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The Fine Print of Self-Publishing, Fourth Edition - Everything You Need to Know About the Costs, Contracts, and Process of Self-Publishing Paperback – April 2, 2011


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Product Details

  • Paperback: 286 pages
  • Publisher: Bascom Hill Publishing Group; 4th edition (April 2, 2011)
  • Language: English
  • ISBN-10: 1935098551
  • ISBN-13: 978-1935098553
  • Product Dimensions: 0.8 x 5.4 x 8.1 inches
  • Shipping Weight: 14.4 ounces
  • Average Customer Review: 4.7 out of 5 stars  See all reviews (261 customer reviews)
  • Amazon Best Sellers Rank: #391,808 in Books (See Top 100 in Books)

Editorial Reviews

Review

''If you're considering paying a company to publish your book, don't do anything until you read The Fine Print and consider the alternatives. It will save you a lot of time, money, and heartache.''--Dan Poynter, The Self-Publishing Manual

''Book publishing can be tough business. At SPAWN, we always recommend that anyone even remotely considering using a self-publishing company read Mark Levine's book first. Mark has done an amazing amount of painstaking research, going through contracts and running the numbers. If aspiring authors just spent a few bucks on The Fine Print of Self-Publishing, thousands of dollars and a whole lot of heartache could be avoided.''--Susan Daffron, President, Small Publishers Artists and Writers Network (SPAWN)

''If you are even thinking about self-publishing, you must read this book. The mistakes you can avoid will set the stage for your ultimate book success. You can't afford not to buy this book.''--Jan B. King, Founder, eWomenPublishingNetwork

''The Fine Print is a consumer-friendly guide to choosing your best self-publishing deal. Mark explains the industry's tricky contract language in such clear terms that any lawyer can understand and follow.'' ---Perry Binder, Associate Professor of Legal Studies, Georgia State University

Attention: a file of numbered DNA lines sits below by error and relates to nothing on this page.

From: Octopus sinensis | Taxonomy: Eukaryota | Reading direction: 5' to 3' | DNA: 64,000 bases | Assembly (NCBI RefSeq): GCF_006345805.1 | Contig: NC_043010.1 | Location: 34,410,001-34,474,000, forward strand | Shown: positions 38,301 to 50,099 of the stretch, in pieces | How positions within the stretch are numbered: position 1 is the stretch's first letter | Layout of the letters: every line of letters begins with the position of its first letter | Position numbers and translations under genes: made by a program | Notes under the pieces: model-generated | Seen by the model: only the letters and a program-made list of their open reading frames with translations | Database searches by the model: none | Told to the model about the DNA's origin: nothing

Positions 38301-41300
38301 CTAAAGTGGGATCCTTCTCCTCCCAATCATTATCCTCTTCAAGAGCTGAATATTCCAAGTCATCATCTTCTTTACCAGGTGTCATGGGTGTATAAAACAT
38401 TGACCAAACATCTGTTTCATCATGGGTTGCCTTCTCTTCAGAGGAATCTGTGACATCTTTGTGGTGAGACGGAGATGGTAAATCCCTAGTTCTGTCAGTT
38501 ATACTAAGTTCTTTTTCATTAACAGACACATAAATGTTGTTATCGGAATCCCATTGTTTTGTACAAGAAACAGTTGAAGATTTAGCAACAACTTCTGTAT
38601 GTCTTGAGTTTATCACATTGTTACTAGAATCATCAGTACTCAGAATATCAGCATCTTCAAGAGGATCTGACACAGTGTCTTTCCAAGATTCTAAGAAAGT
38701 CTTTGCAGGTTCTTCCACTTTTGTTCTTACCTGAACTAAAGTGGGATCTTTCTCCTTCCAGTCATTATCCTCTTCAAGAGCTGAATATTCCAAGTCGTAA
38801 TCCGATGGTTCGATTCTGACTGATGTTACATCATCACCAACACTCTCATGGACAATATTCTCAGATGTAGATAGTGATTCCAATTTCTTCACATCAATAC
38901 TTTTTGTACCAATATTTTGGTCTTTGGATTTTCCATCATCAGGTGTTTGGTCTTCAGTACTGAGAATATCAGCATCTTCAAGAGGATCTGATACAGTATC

From the Author

I'm thrilled that you're considering ordering this fifth edition of The Fine Print of Self-Publishing.  The format of the book has expanded to cover ebook publishing and book marketing as well as self-publishing in general.  You'll also find charts and graphs that compare 27 self-publishing companies and five ebook-only book publishers in several categories, including royalties, costs, and more.  Enjoy. --This text refers to an alternate Paperback edition.

More About the Author

Mark Levine, Minnesota based author is the CEO of Hillcrest Media Group,Inc., a book publishing technology company based in Minneapolis, MN. Hillcrest Media Group provides book publishing, marketing, printing and distribution services for authors and independent presses in the U.S. and UK.

Since 2013, Hillcrest Media Group has been licensing its patent-pending ebook conversion software and its publishing workflow technology software to other publishers.

Prior to being CEO of Hillcrest Media Group, Mark was the CEO of Click Industries. In addition to The Fine Print of Self-Publishing, Mark is the author of two novels.

For more information about Hillcrest Media Group, visit www.hillcrestmedia.com. Mark's blog is at is at www.bookpublisherscompared.com/blog

Customer Reviews